Since March, America has been undoubtedly impacted by the ongoing Covid-19 crisis. From social distancing to hand sanitizer shortages, this global pandemic has seemingly made its way into every aspect of our lives. One area being hit particularly hard is businesses, with the pool industry being no exception. There are the many ways in which shortages caused by COVID-19 are affecting the pool industry, including:
- Lumber shortages
- Polypropylene Shortages
- Breaker Shortages
- Labor Shortages
- Water Shortages
First, with many individuals staying home this spring and summer, there has been a vast increase in home renovations. Particularly, sales in backyard swimming pools and other outdoor projects have increased, including the accompanying fencing. However, due to the nature of the pandemic, several major lumber mills in the United States and Canada have cut down on production.
In order to alleviate this, many companies have turned to new sources of building materials, including composite wood (often a mixture of recycled wood pulp and plastic), smaller mesh chain link vinyl, wood-tone vinyl, and even a bamboo and polyethylene blend. Unfortunately, even some of these materials have been increasingly difficult to find these days, which has led to fences and other projects costing homeowners even more.
Similarly, the pandemic is affecting the manufacturing of swimming pool solar panels, specifically due to a shortage in its main component, polypropylene, a plastic material known as a polymer. Polypropylene is used in a wide array of consumer goods, including toys, appliances, luggage, and even automobile parts. Due to its high chemical and bacterial resistance, the plastic polymer is also commonly used in the medical field. Therefore, with the pandemic hitting, there has been a desperate need for proper PPE and medical-grade face masks such as N95s, which has led to a rapid depletion of polypropylene. Subsequently, this has caused a meltdown in the market of the popular swimming pool solar panels.
In specific states, such as Florida, code requires that licensed electricians perform the installation of a pool or spa’s electrical system to ensure proper code and safety precautions are put in place. Certain elements, such as pool pumps, require a circuit breaker in order to prevent shock or electrocution risks. However, due to the pandemic, breaker production and manufacturing have struggled to keep up with the high demand of pool requests. Further, homeowners have found added delays in renovations due to both manpower and supply shortages.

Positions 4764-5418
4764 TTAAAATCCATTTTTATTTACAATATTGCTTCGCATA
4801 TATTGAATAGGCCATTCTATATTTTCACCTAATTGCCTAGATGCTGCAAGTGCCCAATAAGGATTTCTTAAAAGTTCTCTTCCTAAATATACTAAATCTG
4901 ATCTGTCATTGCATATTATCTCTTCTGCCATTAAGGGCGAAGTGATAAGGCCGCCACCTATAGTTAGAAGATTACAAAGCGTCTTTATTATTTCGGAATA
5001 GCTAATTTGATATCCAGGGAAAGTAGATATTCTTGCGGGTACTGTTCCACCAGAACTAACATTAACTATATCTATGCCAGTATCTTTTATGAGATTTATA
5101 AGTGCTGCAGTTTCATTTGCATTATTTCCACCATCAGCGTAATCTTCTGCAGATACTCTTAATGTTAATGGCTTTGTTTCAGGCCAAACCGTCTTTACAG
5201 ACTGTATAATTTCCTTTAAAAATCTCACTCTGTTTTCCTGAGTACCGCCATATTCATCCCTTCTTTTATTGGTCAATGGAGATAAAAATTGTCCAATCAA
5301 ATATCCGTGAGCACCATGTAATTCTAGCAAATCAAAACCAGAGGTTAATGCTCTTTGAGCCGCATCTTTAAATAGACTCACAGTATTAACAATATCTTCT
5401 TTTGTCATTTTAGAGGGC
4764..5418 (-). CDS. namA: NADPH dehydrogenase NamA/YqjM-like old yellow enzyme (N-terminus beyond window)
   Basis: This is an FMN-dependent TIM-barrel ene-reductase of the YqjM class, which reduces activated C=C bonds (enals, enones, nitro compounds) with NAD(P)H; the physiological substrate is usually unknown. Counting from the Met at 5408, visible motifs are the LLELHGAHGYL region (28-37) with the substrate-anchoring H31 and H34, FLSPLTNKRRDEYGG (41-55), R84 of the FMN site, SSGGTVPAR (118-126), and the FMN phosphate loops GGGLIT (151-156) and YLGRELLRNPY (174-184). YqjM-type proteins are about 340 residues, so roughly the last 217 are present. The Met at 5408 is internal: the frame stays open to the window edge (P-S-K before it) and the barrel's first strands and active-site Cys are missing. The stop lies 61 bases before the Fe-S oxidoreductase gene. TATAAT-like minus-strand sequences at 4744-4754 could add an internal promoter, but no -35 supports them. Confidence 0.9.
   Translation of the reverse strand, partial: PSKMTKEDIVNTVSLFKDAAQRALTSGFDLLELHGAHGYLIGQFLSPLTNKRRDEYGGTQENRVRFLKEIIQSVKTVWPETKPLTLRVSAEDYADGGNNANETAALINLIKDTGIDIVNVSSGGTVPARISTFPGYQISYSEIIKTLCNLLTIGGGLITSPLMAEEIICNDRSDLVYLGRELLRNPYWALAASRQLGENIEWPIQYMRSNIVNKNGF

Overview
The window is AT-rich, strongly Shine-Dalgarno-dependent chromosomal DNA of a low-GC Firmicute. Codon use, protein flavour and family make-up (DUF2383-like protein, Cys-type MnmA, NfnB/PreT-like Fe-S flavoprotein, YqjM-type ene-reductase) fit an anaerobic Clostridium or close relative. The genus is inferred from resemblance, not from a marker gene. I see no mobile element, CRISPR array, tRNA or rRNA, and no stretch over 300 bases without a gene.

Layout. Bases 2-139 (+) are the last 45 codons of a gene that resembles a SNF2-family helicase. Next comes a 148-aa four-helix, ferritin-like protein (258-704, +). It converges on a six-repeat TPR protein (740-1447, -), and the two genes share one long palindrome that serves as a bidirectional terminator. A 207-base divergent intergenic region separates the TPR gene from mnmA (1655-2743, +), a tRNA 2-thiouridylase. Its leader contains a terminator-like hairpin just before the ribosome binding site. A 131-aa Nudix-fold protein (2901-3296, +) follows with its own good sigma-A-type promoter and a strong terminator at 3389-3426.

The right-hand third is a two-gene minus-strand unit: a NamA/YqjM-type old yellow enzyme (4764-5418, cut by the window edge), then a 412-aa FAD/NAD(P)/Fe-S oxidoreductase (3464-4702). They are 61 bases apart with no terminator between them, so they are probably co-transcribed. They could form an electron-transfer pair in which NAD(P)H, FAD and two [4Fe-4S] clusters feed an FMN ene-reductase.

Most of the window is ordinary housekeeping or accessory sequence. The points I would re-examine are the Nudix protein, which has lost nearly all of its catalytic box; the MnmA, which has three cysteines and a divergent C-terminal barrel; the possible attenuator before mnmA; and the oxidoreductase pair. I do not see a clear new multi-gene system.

The pool industry has also had to maneuver around a global labor shortage due to the coronavirus enforcing stringent health restrictions and closing down many businesses. One way that companies have tried to combat the labor shortage is first and foremost by retaining their top employees. From offering incentives ranging from 401Ks to building a personal pool at cost, and by ensuring they are treating their employees with the utmost respect and value, companies are seeking to hold on to their valuable staff. Aside from personal pools, there has also been a lifeguard shortage due to many individuals avoiding crowded gatherings and some public pools closing altogether.
COVID-19 has also exacerbated the effects of water shortages around the globe. In recent months, people all over the world have been settling into a “new normal” of working from home, social distancing, and increased hygiene as a part of the fight against the spread of the virus. Comparatively, the United States’ availability of clean water surges above other areas of the world. Yet, at times conditions such as drought, along with an encumbering pandemic, come with refraining from watering driveways, watering lawns, and restricting water used to fill swimming pools.